Each Wednesday leading up to the NFL draft (April 22-24), the ESPN.com blog network will take a division-by-division look at key aspects of the draft. Today’s topic: History in that spot.

Tampa Bay Buccaneers

They’re sitting at No. 3 and recent history indicates they’ll get a big name, but not necessarily a guaranteed star. The jury is still very much out on defensive end Tyson Jackson, who went to Kansas City in this spot last year. Jackson didn’t record a sack in his rookie year. Atlanta quarterback Matt Ryan went No. 3 overall in 2008 and is off to a very good start, and the same can be said for 2007 No. 3 pick Joe Thomas. The Cleveland offensive tackle already has been picked for three Pro Bowls. But 2006 third pick Vince Young and 2005 No. 3 Braylon Edwards have both had very uneven careers thus far.

Atlanta Falcons

They hold the No. 19 pick and the recent history in that spot has been solid. Philadelphia receiver Jeremy Maclin and Carolina offensive tackle Jeff Otah are off to strong starts. Tennessee safety Michael Griffin, who went in this spot in 2007, has been a very solid player and 2005 pick Alex Barron has been a regular starter at offensive tackle for the Rams. The biggest question mark at this spot in recent history is Antonio Cromartie. He had a few very productive years in San Diego, but slumped last season, prompting his move to the New York Jets.

New Orleans Saints

They hold the No. 32 pick, the final one in the first round because they won the Super Bowl. There are no guarantees of instant success when you’re picking this late. Ziggy Hood went in this spot to Pittsburgh last year and the Steelers are bringing him along very slowly. Safety Kenny Phillips went No. 32 to the Giants in 2008. He was primarily a backup as a rookie and got hurt early last year. It’s a similar story for 2007 pick Anthony Gonzalez of the Colts. He showed promise in his first two seasons as a backup, but an injury derailed him last year. The Giants have had mixed results with defensive end Mathias Kiwanuka, whom they took in this spot in 2006. He hasn’t been spectacular, but he has been somewhat productive. The real gem in this spot has been 2005 pick Logan Mankins. The New England guard has been to two Pro Bowls.

Carolina Panthers

The Panthers traded this year’s first-round pick to San Francisco last year. As a result, their top pick is in the second round and it’s No. 48 overall. History has shown you still can get a productive player at this spot. Cornerback Darcel McBath got off to a good start with Denver last year before being sidelined with an injury late in the season. Tight end Fred Davis had a quiet rookie season with the Redskins in 2008, but started to emerge last year. Jacksonville linebacker Justin Durant was a part-time-starter as a rookie in 2007, but has been a full-time starter the past two seasons. Cornerback Cedric Griffin has developed into a solid starter in Minnesota after being selected by the Vikings in 2006. Then, there’s the sad story of linebacker Odell Thurman, whom the Bengals took at No. 48 in 2005. He played only two seasons before suspensions and off-field problems derailed his career.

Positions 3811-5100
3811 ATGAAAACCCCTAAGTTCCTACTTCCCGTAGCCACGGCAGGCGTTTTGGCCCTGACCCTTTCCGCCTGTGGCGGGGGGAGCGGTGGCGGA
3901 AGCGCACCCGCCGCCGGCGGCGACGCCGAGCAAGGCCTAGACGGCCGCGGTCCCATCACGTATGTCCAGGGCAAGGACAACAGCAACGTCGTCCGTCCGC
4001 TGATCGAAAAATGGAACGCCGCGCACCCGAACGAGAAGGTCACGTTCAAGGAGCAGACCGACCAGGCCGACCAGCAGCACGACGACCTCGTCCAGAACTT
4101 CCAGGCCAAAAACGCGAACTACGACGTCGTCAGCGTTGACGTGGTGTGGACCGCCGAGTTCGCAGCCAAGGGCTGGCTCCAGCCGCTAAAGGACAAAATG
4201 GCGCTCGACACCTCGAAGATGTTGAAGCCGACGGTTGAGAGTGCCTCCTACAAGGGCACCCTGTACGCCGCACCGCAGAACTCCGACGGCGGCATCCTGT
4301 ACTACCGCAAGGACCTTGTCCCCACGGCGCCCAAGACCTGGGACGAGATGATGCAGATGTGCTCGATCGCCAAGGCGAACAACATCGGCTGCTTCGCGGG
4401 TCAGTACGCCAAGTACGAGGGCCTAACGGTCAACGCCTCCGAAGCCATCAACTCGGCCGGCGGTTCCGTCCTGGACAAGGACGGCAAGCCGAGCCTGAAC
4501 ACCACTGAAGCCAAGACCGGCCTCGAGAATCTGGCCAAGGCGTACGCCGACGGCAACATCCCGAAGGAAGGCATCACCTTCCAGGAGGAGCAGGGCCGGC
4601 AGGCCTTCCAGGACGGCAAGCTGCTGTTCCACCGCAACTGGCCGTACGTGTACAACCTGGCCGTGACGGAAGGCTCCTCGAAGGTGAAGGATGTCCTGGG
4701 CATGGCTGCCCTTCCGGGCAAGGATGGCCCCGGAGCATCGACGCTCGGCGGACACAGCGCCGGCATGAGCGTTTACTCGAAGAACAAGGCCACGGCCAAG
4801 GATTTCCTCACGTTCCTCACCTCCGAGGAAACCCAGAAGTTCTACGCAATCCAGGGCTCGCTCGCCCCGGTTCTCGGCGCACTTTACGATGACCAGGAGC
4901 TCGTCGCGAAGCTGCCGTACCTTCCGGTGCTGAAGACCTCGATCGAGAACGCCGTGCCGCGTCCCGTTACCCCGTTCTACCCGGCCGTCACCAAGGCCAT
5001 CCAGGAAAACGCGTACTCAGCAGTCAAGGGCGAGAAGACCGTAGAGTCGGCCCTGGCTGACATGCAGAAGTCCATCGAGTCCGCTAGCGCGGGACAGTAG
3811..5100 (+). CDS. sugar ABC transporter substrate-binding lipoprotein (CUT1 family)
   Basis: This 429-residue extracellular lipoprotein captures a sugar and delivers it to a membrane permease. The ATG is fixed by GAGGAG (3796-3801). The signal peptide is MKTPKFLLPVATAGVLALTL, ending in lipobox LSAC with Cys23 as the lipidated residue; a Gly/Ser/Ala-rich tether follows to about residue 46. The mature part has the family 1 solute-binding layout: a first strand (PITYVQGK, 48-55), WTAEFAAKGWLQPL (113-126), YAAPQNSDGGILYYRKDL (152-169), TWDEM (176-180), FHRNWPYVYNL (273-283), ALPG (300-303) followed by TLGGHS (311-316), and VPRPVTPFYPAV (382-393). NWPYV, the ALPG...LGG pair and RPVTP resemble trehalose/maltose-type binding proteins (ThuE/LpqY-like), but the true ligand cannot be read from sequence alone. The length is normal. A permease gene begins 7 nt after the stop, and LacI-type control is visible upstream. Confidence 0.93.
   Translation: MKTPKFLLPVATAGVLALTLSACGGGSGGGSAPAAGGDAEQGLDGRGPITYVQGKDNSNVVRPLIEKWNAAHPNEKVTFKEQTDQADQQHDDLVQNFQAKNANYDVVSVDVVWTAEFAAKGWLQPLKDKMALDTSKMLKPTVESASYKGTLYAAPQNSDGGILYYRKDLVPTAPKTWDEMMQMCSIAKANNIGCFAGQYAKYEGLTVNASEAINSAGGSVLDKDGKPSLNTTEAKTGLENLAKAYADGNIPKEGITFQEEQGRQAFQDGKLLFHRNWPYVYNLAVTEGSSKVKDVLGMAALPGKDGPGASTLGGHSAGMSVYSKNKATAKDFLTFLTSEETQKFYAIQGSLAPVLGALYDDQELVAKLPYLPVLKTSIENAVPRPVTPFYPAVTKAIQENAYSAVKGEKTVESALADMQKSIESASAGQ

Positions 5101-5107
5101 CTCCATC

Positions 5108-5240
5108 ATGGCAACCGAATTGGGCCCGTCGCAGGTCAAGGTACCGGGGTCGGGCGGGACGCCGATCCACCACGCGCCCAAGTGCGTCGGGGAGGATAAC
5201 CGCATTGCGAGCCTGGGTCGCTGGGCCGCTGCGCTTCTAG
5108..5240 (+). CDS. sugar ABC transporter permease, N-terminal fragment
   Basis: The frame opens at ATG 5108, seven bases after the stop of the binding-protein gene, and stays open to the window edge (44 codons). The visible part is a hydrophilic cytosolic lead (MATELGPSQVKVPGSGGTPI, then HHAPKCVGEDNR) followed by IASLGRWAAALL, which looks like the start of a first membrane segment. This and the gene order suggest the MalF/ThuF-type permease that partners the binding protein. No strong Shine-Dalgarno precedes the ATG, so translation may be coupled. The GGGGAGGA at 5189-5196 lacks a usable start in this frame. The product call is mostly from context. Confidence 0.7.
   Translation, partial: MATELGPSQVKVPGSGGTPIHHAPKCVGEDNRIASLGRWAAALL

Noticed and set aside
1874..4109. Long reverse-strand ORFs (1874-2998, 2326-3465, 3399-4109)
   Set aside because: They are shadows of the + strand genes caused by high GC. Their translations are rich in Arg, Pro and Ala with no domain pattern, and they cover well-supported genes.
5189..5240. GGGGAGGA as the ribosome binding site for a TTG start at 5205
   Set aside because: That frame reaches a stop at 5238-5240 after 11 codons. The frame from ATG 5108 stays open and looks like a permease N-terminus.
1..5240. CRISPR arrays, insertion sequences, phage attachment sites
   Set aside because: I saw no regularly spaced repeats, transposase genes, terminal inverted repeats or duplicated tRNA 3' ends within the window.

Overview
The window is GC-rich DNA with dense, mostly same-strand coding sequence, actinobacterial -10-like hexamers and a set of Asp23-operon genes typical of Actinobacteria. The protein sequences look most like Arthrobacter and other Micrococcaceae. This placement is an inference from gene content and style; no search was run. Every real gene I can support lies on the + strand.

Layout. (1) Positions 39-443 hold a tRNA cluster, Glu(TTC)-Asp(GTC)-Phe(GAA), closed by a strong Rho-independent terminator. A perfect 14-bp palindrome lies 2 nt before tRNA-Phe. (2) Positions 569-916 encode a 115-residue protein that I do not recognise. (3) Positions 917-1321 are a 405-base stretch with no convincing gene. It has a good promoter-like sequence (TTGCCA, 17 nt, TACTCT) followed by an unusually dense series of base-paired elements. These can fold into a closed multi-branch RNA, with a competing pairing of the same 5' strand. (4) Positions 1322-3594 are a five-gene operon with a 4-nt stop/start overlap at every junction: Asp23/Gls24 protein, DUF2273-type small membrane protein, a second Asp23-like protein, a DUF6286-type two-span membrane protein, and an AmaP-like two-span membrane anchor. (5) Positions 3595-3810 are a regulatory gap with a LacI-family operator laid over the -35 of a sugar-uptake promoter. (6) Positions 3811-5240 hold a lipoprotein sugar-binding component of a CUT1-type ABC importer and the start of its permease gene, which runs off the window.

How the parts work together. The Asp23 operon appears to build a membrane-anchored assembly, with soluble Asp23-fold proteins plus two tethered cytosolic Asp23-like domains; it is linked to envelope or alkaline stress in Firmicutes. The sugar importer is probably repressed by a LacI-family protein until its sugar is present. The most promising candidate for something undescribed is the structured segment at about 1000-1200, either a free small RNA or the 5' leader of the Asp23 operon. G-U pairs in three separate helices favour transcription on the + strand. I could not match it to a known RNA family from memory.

Draft Watch: AFC North

February, 24, 2010
2/24/10
2:00
PM ET
NFC Busts/Gems: East | West | North | South AFC: East | West | North | South

Draft Watch: Biggest needs (2/17) | Busts/gems (2/24) | Schemes, themes (3/3) | Recent history (3/10) | Needs revisited (3/17) | Under-the-radar needs (3/26) | History in that spot (3/31) | Draft approach (4/7) | Decision-makers (4/14) | Dream scenario/Plan B (4/21)

Each Wednesday leading up to the NFL draft (April 22-24), the ESPN.com blog network will take a division-by-division look at key aspects of the draft. Today's topic: Busts and late-round gems.

Baltimore Ravens

Busts: The Ravens have one of the most consistent front offices in the NFL, so you have to look all the way back to 2005 to really find an underperforming first-round pick in Mark Clayton. The receiver has shown flashes with several big games in Baltimore. But Clayton never developed the consistency to become a No. 1 receiver. In the second round, linebacker Dan Cody was another miss in 2005. His career never got off the ground, because he couldn't shake the injury bug. Also, it's too early to determine the status of 2009 second-round pick Paul Kruger. But the linebacker/defensive end was mostly a non-factor in his rookie season. Gems: Baltimore has several contributing players that were found in the late and middle rounds. Most recently, 2009 third-round cornerback Lardarius Webb looks like a potential starter and has the ability to return kicks. Pro Bowl fullback Le'Ron McClain was another great, under-the-radar pick in the fourth round in 2007. Starting left tackle Jared Gaither was found in the supplemental draft in 2007 and started 26 games the past two seasons. Other key contributors include starting safety Dawan Landry and punter Sam Koch, who were fifth- and sixth-round picks in 2006, respectively.